The BBC reports that the death toll in Haiti as a result of Hurricane Matthew has soared to 283. Some 50 people were reported to have died in the southern town of Roche-a-Bateau alone. The peninsula’s main city, Jeremie, saw 80% of its buildings levelled. In Sud province 30,000 homes were destroyed. The hurricane has again been upgraded to a Category Four storm, the second highest hurricane classification, as it heads for the US state of Florida. The new death toll was given by Haitian government officials.
Hurricane Matthew – the most powerful Caribbean storm in nearly a decade – has pounded the Bahamas after slicing through Haiti and Cuba. Trees and power lines were reportedly down in the Bahamas but no fatalities were reported. Most of the fatalities in Haiti were in towns and fishing villages around the southern coast, with many killed by falling trees, flying debris and swollen rivers.
The storm passed directly through the Tiburon peninsula, driving the sea inland and flattening homes with winds of up to 230km/h (145mph) and torrential rain on Monday and Tuesday. The collapse of an important bridge on Tuesday had left the south-west largely cut off.
Non-governmental organisations said phone coverage and electricity were down and people were running out of food and water. The BBC’s Tony Brown in south-western Haiti said he had seen people trying to cope with the mass destruction on their own, trying to rebuild from the rubble but without the help of the army or police.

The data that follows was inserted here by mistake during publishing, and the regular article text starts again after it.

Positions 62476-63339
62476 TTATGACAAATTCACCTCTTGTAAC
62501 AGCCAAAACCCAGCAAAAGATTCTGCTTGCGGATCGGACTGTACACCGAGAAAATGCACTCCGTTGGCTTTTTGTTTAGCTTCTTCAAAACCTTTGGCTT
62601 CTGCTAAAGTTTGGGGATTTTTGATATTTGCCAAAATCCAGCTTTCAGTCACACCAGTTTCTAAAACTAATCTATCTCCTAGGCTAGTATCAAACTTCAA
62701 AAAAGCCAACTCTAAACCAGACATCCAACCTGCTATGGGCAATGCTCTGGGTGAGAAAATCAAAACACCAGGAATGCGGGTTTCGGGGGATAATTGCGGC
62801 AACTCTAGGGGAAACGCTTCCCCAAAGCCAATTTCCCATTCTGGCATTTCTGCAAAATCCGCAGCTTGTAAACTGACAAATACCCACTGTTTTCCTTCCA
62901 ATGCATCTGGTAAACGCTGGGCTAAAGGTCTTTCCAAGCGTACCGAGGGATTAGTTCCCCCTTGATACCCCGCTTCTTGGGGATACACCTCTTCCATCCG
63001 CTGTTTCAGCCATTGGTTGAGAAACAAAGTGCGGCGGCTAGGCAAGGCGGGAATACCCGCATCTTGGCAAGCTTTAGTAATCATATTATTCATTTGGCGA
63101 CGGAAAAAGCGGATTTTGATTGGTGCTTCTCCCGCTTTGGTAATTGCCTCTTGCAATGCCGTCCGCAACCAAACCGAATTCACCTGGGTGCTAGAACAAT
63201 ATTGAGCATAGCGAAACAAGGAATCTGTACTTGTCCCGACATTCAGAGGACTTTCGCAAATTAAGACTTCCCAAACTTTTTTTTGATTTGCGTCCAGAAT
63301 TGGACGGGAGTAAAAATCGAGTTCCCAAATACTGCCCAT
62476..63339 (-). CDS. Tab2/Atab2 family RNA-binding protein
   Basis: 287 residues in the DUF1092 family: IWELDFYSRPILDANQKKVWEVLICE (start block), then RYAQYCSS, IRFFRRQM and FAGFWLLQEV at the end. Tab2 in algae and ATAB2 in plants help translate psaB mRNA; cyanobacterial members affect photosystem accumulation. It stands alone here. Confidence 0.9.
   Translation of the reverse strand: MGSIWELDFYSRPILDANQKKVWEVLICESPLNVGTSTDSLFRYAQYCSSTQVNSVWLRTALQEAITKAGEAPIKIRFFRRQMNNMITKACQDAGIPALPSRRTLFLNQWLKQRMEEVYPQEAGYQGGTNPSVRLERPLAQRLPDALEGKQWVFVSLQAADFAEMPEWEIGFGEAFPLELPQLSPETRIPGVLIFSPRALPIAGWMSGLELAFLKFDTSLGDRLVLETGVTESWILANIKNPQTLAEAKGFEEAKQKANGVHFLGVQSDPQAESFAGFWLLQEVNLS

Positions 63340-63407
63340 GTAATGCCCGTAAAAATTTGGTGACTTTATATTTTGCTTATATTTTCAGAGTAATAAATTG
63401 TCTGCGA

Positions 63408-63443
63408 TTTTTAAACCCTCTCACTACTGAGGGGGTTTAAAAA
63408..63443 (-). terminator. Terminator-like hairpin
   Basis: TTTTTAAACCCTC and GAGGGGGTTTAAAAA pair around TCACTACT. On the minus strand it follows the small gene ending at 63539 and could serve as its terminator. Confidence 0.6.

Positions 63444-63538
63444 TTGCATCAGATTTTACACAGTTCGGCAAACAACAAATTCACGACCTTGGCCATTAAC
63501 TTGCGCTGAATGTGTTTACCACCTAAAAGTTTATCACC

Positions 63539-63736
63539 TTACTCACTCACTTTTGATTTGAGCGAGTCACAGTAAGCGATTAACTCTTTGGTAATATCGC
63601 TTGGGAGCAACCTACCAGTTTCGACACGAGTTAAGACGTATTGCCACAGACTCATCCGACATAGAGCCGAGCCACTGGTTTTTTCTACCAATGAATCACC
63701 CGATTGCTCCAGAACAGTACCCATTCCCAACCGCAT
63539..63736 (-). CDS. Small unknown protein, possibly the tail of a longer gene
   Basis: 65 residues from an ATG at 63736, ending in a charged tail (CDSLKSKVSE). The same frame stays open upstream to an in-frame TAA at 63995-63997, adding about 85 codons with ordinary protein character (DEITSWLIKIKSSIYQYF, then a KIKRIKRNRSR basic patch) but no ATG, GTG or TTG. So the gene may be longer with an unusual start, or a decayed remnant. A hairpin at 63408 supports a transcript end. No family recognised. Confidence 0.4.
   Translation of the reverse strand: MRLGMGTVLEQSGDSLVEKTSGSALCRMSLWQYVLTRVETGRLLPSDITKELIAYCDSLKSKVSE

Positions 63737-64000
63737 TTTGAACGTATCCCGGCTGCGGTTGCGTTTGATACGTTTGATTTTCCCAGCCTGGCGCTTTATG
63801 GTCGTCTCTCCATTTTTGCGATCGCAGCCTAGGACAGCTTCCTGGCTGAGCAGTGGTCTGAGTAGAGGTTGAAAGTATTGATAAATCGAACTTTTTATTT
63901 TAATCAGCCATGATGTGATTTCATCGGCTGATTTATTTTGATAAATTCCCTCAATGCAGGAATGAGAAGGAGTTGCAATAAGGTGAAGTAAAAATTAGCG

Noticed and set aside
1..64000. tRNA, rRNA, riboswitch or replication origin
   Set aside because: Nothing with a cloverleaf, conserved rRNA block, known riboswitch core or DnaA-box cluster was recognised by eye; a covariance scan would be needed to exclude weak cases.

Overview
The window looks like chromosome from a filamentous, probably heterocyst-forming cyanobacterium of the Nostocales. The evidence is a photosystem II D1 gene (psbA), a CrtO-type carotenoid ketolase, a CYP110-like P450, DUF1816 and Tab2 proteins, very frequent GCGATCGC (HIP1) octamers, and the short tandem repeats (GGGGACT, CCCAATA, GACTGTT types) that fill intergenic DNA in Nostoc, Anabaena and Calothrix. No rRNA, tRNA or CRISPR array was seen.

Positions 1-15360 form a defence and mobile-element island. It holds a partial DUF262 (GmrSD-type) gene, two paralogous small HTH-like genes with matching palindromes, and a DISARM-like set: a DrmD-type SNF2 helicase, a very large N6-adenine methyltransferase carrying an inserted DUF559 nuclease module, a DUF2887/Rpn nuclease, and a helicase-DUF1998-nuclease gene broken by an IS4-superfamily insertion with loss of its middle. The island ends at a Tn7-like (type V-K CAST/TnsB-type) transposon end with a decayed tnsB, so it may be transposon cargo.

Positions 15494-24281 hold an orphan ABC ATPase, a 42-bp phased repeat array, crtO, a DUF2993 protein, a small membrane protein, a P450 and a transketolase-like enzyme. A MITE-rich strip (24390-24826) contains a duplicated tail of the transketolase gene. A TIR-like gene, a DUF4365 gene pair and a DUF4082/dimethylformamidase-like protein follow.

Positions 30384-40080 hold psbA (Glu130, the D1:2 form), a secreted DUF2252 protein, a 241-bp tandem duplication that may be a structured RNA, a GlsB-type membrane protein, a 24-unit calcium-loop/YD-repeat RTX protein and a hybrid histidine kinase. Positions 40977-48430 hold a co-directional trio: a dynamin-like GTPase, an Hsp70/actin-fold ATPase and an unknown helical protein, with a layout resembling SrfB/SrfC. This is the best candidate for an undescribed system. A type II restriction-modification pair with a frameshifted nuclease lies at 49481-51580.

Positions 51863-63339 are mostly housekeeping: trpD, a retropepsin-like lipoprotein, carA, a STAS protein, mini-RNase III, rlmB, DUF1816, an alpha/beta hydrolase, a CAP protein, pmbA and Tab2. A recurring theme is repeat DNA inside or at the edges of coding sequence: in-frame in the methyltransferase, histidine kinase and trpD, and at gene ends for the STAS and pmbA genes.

Les Cayes resident Jean Joseph described the scene in his town – one of the worst-hit – as “complete devastation”. [. . .]
Across the country, there were some 350,000 in need of assistance, according to the UN Office for the Coordination of Humanitarian Affairs.
A spokesperson for the American Red Cross, Suzy DeFrancis, said the first priority was to get phone networks across the country back up and running. “We will bring in technology to help do that,” she said. “We also have warehouses with relief supplies that we will be distributing. Some of the needs that families may have are kitchen kits so they can cook meals, any kind of hygiene kits and then we are most worried about cholera, so we will be helping to distribute aqua tabs to purify the water.” [. . .]
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